Bricklayers, another specialty trade, have the highest rate of back injuries with lost work days among construction specialty trades. This is partially due to the weight of the materials they need to move and manipulate manually – lifting, twisting, and stressing their musculoskeletal system.5
Falls are also a major problem in construction. “Roofers and painters had the highest rates of nonfatal falls to a lower level in 2016, according to the Bureau of Labor Statistics report in July 2018. The rate for roofers was 86.9 cases per 10,000 full-time workers. The rate for painters was 75.0 cases per 10,000 full-time workers. Their rates far exceeded the rate for all workers combined of 5.1 cases per 10,000 full-time workers.”6
“First-line supervisors of construction trades and extraction workers needed the most time away from work to recover when injured in falls to a lower level. They were away from work a median of 90 days. Construction laborers fell at a higher rate than their supervisors but took fewer days away from work, a median of 30 days. For all workers who suffered nonfatal workplace injuries from falls to a lower level in 2016, the median number of days away from work was 19.”6
Job functions are not the only factor that present work injury challenges in construction. OSHA also cites7:
- New construction techniques, materials, and tools
- Greater construction workforce diversity – maybe different languages
- Aging workforce and a rising sedentary lifestyle among all ages
When physical therapy is needed, it’s good to remember that historically Concentra’s number of physical therapy visits per case, as well as our referrals to surgery, are lower than the industry overall.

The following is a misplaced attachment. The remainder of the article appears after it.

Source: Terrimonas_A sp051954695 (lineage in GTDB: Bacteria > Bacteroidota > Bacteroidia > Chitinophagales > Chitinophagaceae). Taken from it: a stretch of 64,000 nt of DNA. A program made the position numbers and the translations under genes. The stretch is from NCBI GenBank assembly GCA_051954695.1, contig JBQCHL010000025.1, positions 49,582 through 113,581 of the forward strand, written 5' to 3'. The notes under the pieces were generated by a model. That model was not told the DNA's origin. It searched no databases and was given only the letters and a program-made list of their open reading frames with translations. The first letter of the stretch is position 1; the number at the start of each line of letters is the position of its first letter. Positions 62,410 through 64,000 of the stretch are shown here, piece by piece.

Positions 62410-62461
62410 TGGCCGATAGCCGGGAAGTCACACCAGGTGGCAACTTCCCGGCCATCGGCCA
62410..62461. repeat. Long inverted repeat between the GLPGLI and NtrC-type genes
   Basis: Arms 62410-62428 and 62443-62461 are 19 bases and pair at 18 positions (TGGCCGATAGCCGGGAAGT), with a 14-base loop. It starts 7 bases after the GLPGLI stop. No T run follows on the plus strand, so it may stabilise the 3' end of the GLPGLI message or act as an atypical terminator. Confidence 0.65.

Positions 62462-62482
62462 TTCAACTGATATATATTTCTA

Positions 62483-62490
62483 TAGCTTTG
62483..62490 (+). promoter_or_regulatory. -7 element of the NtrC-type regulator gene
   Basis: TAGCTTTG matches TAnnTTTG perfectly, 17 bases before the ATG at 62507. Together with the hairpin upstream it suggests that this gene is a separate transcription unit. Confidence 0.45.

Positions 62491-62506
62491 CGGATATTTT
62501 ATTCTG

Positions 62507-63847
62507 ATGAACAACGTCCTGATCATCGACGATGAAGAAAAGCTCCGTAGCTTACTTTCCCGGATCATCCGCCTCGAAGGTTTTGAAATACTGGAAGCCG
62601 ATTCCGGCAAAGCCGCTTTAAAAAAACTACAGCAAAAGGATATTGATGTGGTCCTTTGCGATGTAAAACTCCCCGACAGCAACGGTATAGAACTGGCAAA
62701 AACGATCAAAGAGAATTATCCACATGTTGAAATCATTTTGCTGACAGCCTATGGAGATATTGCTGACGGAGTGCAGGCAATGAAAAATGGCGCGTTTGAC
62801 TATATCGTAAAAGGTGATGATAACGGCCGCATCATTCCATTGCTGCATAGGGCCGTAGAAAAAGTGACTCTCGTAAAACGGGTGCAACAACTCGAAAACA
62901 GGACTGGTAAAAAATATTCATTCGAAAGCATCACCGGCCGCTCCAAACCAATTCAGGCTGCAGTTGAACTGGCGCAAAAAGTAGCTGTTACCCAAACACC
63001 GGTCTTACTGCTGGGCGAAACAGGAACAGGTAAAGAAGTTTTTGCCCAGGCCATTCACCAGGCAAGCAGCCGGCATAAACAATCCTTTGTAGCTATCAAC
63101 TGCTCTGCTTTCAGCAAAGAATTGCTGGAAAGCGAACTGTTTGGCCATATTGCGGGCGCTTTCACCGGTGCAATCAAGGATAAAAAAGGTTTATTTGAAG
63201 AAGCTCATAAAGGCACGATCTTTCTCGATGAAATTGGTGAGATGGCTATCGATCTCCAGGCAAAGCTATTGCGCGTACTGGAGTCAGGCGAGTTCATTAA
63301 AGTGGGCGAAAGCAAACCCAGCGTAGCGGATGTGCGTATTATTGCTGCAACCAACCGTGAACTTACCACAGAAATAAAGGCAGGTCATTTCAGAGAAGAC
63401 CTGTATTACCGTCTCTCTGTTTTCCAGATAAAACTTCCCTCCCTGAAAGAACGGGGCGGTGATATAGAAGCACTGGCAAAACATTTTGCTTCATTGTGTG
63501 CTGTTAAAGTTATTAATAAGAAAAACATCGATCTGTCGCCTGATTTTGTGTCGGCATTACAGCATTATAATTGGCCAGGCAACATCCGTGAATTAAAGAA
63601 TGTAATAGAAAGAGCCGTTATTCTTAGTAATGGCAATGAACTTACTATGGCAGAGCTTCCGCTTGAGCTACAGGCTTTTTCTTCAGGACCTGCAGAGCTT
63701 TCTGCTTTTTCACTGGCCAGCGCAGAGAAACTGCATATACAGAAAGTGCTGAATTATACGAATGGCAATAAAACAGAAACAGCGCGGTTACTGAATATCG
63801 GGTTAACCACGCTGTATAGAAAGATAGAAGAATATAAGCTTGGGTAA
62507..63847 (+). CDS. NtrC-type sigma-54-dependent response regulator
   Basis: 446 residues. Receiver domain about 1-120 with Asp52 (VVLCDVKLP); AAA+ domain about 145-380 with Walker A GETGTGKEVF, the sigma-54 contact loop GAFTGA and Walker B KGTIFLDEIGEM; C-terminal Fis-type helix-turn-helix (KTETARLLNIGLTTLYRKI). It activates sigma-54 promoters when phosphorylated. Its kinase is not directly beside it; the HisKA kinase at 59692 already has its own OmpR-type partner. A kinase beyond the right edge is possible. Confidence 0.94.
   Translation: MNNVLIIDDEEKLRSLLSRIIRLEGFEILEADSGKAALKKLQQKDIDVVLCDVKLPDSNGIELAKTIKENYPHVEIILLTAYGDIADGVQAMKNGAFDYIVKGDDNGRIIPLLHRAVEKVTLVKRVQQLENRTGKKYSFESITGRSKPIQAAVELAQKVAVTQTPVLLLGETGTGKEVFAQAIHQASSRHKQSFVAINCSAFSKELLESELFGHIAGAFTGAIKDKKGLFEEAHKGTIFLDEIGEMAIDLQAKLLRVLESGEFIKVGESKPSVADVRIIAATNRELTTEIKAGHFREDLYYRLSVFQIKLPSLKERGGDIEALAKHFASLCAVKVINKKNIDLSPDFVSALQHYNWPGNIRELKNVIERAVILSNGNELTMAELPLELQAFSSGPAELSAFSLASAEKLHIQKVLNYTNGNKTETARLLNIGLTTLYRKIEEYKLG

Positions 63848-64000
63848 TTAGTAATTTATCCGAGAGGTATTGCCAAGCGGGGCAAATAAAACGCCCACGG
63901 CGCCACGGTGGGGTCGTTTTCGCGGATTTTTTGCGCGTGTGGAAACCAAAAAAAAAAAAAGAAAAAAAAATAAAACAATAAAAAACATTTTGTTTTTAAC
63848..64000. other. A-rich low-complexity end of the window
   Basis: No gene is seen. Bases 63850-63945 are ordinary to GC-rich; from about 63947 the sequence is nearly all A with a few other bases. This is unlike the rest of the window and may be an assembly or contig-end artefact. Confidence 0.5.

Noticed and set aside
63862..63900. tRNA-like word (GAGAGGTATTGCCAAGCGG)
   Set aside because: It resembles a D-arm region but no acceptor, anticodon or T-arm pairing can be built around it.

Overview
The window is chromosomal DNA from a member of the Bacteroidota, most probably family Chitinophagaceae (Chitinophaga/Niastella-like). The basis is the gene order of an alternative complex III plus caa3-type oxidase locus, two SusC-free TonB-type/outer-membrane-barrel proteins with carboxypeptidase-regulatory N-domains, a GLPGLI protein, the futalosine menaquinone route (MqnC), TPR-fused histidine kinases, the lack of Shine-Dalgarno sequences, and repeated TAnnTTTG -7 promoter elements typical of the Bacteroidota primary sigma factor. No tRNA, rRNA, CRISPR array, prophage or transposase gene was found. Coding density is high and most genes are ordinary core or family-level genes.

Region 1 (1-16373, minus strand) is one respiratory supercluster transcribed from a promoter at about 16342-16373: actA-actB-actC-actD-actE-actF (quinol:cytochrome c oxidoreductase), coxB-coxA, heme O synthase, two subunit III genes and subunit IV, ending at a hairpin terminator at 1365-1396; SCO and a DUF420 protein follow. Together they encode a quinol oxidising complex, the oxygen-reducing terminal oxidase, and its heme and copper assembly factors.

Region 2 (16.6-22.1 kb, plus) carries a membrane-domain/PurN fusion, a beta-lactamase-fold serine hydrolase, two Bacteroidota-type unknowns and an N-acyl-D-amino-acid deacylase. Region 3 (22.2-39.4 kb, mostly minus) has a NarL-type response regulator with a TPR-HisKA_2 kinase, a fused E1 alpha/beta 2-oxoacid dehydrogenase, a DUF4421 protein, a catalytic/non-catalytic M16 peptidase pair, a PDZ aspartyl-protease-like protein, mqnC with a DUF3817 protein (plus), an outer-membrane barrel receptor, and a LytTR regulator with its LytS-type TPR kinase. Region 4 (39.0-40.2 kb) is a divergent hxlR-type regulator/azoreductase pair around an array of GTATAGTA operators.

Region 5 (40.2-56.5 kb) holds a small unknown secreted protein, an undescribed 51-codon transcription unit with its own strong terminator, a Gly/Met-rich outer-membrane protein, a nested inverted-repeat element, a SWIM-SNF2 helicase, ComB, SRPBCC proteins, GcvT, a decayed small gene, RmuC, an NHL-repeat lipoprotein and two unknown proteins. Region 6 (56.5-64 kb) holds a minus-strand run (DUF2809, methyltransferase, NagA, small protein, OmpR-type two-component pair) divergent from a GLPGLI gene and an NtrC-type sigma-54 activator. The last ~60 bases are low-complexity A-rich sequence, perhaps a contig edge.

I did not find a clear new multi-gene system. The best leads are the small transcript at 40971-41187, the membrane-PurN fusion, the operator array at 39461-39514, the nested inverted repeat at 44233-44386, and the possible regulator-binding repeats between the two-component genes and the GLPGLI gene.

Partner with Concentra for Injury Care
Concentra is proud to serve a large number of construction companies. In addition to work injury care, our clinicians have extensive expertise in injury prevention. Employers, construction associations, and construction employees themselves have made great strides and recognize the importance of safety and health in strong business performance.
Let’s partner to tackle the next level of challenges to keep construction strong as it builds America’s homes, business facilities, and infrastructure.
Connect with Concentra for injury care to serve you in three ways:
- Excellent clinical outcomes
- Workers compensation case management
- Optimized specialist and physical therapy referrals
- “These are the 10 biggest construction companies in America,” Zippia, 2016. Accessed September 28, 2019 https://www.zippia.com/advice/biggest-construction-companies-in-america/
- Hashemi L, Webster BS, Clancy EA, Volinn E. Length of disability and cost of workers’ compensation low back pain claims. Journal of Occupational and Environmental Medicine. 1997; 39(10): 937-45. https://www.ncbi.nlm.nih.gov/pubmed/9343758.
- NIOSH publication. Accessed September 28, 2019. https://www.cdc.gov/niosh/docs/2006-119/pdfs/2006-119.pdf?id=10.26616/NIOSHPUB2006119
- NKBA Economic Indicators 9/9/2019, Accessed September 28, 2019. https://nkba.org/info/2019/09/economic-indicators-9-9-19
- Interventions to Reduce Back Injury in Masonry – Tip Sheet, Center for Construction Research and Training Electronic Library of Construction Occupational Safety and Health. Accessed September 28, 2019. http://elcosh.org/document/930/d001132/Interventions%2Bto%2BReduce%2BBack%2BInjuries%2Bin%2BMasonry%2B-%2BTIP%2BSHEET.html
- The Economics Daily: Roofers and painters had the highest rates of nonfatal falls to a lower level in 2016, Bureau of Labor Statistics, July 31, 2018. https://www.bls.gov/opub/ted/2018/roofers-and-painters-had-highest-rates-of-nonfatal-falls-to-a-lower-level-in-2016.htm?view_full
- Recommended Practice for Safety and Health Programs in Construction, Occupational Safety and Health Administration (OSHA), October 2016. https://www.osha.gov/shpguidelines/docs/8524_OSHA_Construction_Guidelines_R4.pdf